How do you get paid what you’re worth as an instructional designer or elearning developer–especially as a woman? I spoke on the topic of pay equity as part of TLDC’s Women of L&D 2023 event. As an individual, I think getting paid what you’re worth starts by knowing the benchmarks and understanding what others are paid for similar roles. I reviewed data from multiple sources on pay in the learning and development field, including comparing pay for employees and freelancers. A number of different factors affect salaries and hourly rates, so it can be tricky to figure out what’s fair. I also talked about how to advocate for yourself. While organizations also bear responsibility for closing the gender pay gap, we as individuals can make a difference by knowing what we’re worth.
I started with a short presentation to share pay benchmarks, but most of the time was spent answering questions. Thanks for Linnea Conely for hosting the interview part of this session and moderating the chat.
Watch the recording
Resources to help you get paid what you’re worth
I have collected all of the benchmarks on instructional design salary and hourly rates in a single post. That post includes sources where you can dig into more detailed data for various positions.
The Freelancing Females Freelance Rate Database is an interesting resource that I discovered as I was researching for this presentation. This is all self-reported data, so some caution is warranted, but I appreciate the detail for each entry. Just reading the description of the types of projects each freelancer does helps show why some people are charging $65/hour while others are charging $125/hour.
Most of the sources I consulted that had specific breakdowns by gender showed a 10-15% gender pay gap. The Learning Guild’s research found that gap to be fairly consistent over multiple years (although I wonder if the gap may have widened during the pandemic).
I reviewed several research reports and articles from the Learning Guild in my preparations. Patti Shank, Temple Smolen, and others from the Guild have done a lot of work digging into the pay gap and the reasons for it.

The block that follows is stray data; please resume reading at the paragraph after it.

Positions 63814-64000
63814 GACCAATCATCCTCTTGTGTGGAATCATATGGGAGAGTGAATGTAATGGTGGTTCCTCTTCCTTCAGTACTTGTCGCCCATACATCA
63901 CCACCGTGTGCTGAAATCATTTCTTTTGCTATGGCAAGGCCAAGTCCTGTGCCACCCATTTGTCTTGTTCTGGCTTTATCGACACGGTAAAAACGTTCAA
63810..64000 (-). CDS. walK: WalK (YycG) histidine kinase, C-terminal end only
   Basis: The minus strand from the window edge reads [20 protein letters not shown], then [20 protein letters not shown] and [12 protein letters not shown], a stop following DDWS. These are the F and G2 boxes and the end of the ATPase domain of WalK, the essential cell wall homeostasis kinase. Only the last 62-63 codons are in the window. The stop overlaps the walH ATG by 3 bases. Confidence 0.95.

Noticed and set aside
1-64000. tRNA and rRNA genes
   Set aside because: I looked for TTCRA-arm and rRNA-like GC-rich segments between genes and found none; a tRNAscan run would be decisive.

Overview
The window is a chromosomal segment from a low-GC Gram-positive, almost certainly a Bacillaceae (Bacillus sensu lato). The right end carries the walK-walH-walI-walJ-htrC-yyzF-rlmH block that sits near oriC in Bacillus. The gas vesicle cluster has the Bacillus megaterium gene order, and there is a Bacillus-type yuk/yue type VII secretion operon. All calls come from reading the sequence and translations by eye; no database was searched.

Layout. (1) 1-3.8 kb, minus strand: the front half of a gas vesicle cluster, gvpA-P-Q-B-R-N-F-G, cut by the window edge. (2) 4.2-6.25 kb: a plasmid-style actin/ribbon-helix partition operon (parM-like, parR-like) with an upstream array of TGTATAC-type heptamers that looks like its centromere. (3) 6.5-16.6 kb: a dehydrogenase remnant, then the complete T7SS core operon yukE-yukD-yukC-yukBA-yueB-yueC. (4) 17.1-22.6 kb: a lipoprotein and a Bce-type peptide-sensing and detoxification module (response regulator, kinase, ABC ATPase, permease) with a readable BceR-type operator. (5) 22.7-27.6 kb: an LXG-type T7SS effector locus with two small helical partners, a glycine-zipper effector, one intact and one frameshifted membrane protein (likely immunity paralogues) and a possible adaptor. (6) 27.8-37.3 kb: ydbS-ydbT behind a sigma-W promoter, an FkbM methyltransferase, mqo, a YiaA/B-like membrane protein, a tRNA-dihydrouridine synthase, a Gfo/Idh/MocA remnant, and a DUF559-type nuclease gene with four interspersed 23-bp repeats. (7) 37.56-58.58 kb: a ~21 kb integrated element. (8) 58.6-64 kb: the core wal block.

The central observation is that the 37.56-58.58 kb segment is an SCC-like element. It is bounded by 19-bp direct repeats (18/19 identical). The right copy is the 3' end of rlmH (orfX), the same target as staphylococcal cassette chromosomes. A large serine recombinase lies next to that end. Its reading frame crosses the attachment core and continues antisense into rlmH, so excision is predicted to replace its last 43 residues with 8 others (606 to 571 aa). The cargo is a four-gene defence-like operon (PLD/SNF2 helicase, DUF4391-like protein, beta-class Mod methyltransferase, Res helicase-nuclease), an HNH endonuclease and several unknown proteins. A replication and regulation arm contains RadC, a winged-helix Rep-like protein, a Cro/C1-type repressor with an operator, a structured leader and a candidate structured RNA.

- Research Spotlight: The Gender Pay Gap in eLearning
- eLearning Guild Research: Gender Issues in Pay, or What You Don’t Know Does Hurt You
- Overcoming Hurdles That Block Female Advancement
Systemic problems require systemic solutions
While I focused a lot on resources to help individuals get paid more, the pay gap is a systemic problem. We can’t fix it just as individuals. Pay transparency is one of the systemic solutions to help reduce the gap, and sharing benchmarks helps with that. But that’s not enough, nor is it enough to just negotiate for more pay.
Julie Dirksen wrote a rant on the gender pay gap in elearning over 10 years ago. Unfortunately, a lot of this is still true today; I don’t think we’ve moved the needle very much. In particular, Julie talked about how much of the discussion on the gender pay gap focuses on the actions individual women should take.
I don’t object to the notion that women need to change their behavior, but I have a MASSIVE problem with the notion that ONLY women need to change their behavior to fix this!-Julie Dirksen (emphasis in the original)
So, I think all of this data is helpful, and certainly people can take action to make their own personal situations better. But, let’s not pretend that this is going to fix the problem. Truly fixing it likely involves work like Salesforce has done on pay equity. They audit how they pay their employees, review the data, and invest in adjusting pay. Salesforce also “learned that you cannot fix it once and move on.” They now do annual audits and readjustments to correct factors like employees joining the company via mergers and inflation. (Thanks again to Julie for mentioning this example at the Learning Solutions Conference.)
More on the Women in L&D 2023 event
Tuesday, October 31, 3:00 PM EDT: Level Up Your Elearning: Character Creation for Scenario-Based Learning. Part of TLDC’s free event From Instructional Design to Dungeons & Dragons: The Chronicles of Educaria.
In Dungeons & Dragons, character creation is the foundation of epic storytelling. In learning and development, the creation of characters plays a pivotal role in scenario-based learning. For this session, you will complete activities focused on shaping character backstories, defining their objectives, and constructing challenges that spark curiosity and foster learning. Learn tips for creating characters who are both relevant to your training context and interesting enough to spark attention. A good character for scenario-based learning is one your learners can identify with and that draws them into the story. Just like in RPGs, creating characters for workplace training scenarios requires a bit of imagination. Plan to actively participate in this session and practice creating both protagonists or player characters (PCs) and additional non-player characters (NPCs).